Tagovailoa agrees to 4-year, $30.3 million rookie contract
The Miami Dolphins have come to an agreement with the first of the team’s three 2020 firstround picks, locking up former Alabama standout Tua Tagovailoa to a four-year deal that features a team-option for the fifth year.
Tagovailoa, who was selected fifth-overall in April’s NFL draft despite suffering a season-ending right hip injury in November, will receive $30.28 million over the first four years of the deal, according to a league source.
He’ll receive a signing bonus of $19,578,500, and all four years of his contract are fully guaranteed. That means if Tagovailoa suffers a medical setback that ends his career prematurely or the Dolphins choose to release him before the deal expires, he’ll receive all of the remaining $10.7 million owed, which is standard for players selected in the first round.
The Dolphins can trigger the fifth-year option in Tagovailoa’s contract in May of 2023, and it commits to pay Tagovailoa a salary that’s north of $24.8 million for the 2024 season. That price would go up by 2023 because it pays each player selected in the top 10 a salary equaling the transition tag amount the year the option was exercised.
The fifth-year option is only guaranteed for injury until the first day of the 2024 league year.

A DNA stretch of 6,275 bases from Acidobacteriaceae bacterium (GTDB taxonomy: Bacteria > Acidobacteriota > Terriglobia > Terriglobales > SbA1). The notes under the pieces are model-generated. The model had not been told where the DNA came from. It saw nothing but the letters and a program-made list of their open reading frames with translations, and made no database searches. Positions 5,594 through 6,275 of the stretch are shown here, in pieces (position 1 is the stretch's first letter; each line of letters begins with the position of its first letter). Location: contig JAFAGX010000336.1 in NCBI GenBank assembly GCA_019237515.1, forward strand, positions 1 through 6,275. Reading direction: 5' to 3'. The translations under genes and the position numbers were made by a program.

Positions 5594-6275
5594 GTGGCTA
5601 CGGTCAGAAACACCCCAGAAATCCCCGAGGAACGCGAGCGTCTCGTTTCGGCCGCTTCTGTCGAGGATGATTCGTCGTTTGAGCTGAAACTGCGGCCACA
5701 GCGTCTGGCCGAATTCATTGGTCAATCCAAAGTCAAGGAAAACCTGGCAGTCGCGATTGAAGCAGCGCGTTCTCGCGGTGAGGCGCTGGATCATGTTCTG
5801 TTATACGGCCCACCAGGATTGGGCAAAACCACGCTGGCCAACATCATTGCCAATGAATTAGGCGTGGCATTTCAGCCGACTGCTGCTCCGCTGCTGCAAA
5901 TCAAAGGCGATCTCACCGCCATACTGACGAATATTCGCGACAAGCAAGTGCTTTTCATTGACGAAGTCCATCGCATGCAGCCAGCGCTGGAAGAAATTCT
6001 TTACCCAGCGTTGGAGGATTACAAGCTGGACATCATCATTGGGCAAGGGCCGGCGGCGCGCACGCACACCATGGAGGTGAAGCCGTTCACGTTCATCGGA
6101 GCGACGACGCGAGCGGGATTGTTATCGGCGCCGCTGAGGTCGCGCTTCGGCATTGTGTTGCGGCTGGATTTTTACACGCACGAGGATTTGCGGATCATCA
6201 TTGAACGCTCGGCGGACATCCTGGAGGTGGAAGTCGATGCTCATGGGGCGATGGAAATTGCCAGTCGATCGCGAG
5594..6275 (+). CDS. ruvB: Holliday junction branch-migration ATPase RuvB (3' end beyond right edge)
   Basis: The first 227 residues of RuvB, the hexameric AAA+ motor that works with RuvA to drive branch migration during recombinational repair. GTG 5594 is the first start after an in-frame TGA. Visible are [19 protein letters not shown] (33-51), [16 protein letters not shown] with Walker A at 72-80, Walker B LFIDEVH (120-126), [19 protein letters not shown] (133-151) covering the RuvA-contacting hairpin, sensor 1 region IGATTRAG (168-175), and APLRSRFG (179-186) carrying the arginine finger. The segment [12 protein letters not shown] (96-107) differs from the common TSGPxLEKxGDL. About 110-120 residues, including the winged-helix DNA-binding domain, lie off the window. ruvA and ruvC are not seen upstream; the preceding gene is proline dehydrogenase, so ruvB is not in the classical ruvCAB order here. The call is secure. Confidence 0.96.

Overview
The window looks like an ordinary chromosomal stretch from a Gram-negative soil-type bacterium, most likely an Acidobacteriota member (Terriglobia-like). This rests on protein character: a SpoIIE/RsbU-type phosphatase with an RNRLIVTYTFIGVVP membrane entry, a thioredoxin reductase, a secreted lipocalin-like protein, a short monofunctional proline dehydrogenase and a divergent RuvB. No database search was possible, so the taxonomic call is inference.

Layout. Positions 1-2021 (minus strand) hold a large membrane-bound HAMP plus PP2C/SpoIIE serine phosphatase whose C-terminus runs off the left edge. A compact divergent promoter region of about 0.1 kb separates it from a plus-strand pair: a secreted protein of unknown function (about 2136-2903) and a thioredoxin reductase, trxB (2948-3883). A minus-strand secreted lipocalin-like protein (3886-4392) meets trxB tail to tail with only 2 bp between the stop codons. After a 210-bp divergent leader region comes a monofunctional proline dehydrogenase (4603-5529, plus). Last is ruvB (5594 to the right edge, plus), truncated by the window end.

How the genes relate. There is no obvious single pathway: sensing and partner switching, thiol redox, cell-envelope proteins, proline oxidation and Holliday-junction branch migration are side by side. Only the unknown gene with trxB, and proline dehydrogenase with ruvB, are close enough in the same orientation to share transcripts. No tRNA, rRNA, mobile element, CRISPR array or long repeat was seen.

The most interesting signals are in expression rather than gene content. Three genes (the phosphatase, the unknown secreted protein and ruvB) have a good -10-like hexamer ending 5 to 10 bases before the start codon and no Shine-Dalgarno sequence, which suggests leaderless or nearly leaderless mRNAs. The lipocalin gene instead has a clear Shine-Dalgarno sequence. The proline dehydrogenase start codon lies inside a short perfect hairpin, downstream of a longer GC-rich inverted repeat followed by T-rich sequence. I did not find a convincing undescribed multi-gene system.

That means if Tagovailoa has a productive NFL career as a starter by the start of the 2023 season, the Dolphins will have paid him more than $55 million for the first five years of his NFL career.
Tagovailoa, who led Alabama to a 22-2 record in his two seasons as a starter and completed 69.3% of his passes, throwing for 7,442 yards and 87 touchdowns with 11 interceptions, will likely serve as veteran Ryan Fitzpatrick’s backup during most of 2020 season. But there’s a remote possibility he can push for the starting spot if he’s medically cleared to play in NFL games.
Tagovailoa is ahead of the rehab schedule for his surgically repaired right hip, but it is doubtful that he’s been cleared to participate in any drills that involve contact, and might not receive that clearance until he’s a full year into
his rehab. Some NFL teams were so concerned about his durability and the lingering effects of his hip
injury Tagovailoa wasn’t medically cleared by a handful of teams to be drafted.